"I die even as a camel dies. I die in bed, in shame. May the eyes of cowards never find rest in sleep!" Last Words of Khalid bin Al-Waleed, Sword of Allah Muslim history is replete with great military achievements and glorious feats of arms. In the annals of war there are no battles which surpass, in brilliance and decisiveness, the battles of Islam; no commanders who surpass, in courage and skill, the gifted generals of Islam. The sword has always held a place of honour in Muslim culture. And yet very little is known in the world today about the military history of Islam.
There is not a single work by a trained military mind, written after proper research and a thorough examination of the ground, describing in detail the famous battles of Islam. In fact there has been no real research. There is a void. I became conscious of this void in early 1964 when I was Chief Instructor at the Staff College, Quetta. Having always been a keen student of Military History, which subject I used to direct, among others, at the Staff College, I felt that I was perhaps better qualified than many Muslim soldiers to undertake the task of filling this gap in literature.
The whole of Muslim military history would take several hundred volumes, but at least a beginning could be made; and I decided to accept the challenge. I would start at the beginning; and I would describe the campaigns of Khalid bin Al Waleed (may Allah be pleased with him). I found that a good deal of material was available on the early battles of Islam, but it was all in Arabic. Not all early Muslim historians have been translated; and where translations exist, they are often inaccurate and sometimes downright dishonest.
For such research one would have to know the language in which the original accounts were written. So I learned Arabic. I then prepared a bibliography to include all the early historians, but excluded from it all writers, Muslim or Christian, who lived and wrote after the Tenth Century. Since the latter obtained all their information from the former, I decided to concentrate exclusively on the early sources and thus avoid being influenced in any way by the opinions and conjectures of later writers. The preparation of the bibliography was relatively easy; the real problem was the procurement of the books, for these were not available in Pakistan and their cost in Arab countries was considerable.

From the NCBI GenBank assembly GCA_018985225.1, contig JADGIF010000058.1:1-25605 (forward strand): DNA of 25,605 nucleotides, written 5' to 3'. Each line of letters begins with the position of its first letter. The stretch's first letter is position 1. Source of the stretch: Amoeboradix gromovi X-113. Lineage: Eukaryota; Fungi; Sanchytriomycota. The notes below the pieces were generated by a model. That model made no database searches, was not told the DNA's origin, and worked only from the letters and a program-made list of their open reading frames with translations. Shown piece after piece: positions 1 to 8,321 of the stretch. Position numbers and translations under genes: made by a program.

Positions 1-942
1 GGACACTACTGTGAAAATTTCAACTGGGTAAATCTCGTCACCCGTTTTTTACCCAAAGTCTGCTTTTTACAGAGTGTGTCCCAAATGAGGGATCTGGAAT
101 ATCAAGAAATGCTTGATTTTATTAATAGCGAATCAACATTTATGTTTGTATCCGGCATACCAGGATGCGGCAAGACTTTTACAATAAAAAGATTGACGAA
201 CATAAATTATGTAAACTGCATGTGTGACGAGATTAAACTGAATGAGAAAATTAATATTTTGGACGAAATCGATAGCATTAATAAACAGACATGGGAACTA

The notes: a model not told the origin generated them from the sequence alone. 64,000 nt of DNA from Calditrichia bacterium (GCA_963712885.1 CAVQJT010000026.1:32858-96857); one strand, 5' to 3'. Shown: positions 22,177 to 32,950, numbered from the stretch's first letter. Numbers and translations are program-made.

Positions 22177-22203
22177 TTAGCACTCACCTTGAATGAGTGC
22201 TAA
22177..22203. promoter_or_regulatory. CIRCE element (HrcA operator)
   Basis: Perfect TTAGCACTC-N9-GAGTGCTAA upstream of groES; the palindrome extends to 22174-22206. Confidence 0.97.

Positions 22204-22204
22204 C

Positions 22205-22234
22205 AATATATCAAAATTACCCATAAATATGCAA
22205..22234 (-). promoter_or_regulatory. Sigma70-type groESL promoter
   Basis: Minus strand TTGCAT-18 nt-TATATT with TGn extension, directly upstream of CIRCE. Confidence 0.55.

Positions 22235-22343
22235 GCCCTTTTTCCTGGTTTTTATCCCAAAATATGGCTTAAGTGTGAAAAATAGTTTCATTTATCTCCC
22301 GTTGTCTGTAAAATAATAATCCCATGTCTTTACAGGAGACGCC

In this matter, however, I was helped out by certain friends who very generously donated the books as a contribution to this project. These friends, who have all been my students at Quetta, are: Brigadier Majid Haj Hassan of Jordan, Brigadier H.U. Babar of Pakistan, and Majors Naif Aon Shara f and Abdul Aziz Al Sheikh, both of Saudi Arabia. I thus came to possess an excellent library of early Muslim historical works; and with the acquisition of this material my research began. One of the most difficult tasks which faces any scholar dealing with such research is the absence of geographical data.
Geography forms the physical basis of military strategy and no military history is possible without knowing, with a reasonable degree of accuracy, the geographical conditions prevailing at the time. I was fortunate to acquire two excellent geographical works of the early Muslim period: Al Alan-w-Nafeesa by Ibn Rust a and Al Buldan by Yaqui, which explain in considerable detail the physical and political geography of the time. From these works I was able to reconstruct the terrain conditions and pinpoint accurately the locations of many places which no longer exist. It took me several weeks of concentrated study to solve this problem and prepare the maps which are included in this book. In my quest for maps I was also helped by Brigadier Majid Haj Hassan of Jordan and Brigadier H.U. Babar of Pakistan. And the last, though by no means least, of my geographical aids was a historical atlas of Iraq prepared by Dr. Ahmad Sousa of Baghdad-an excellent piece of research which covers much more than Iraq in its scope.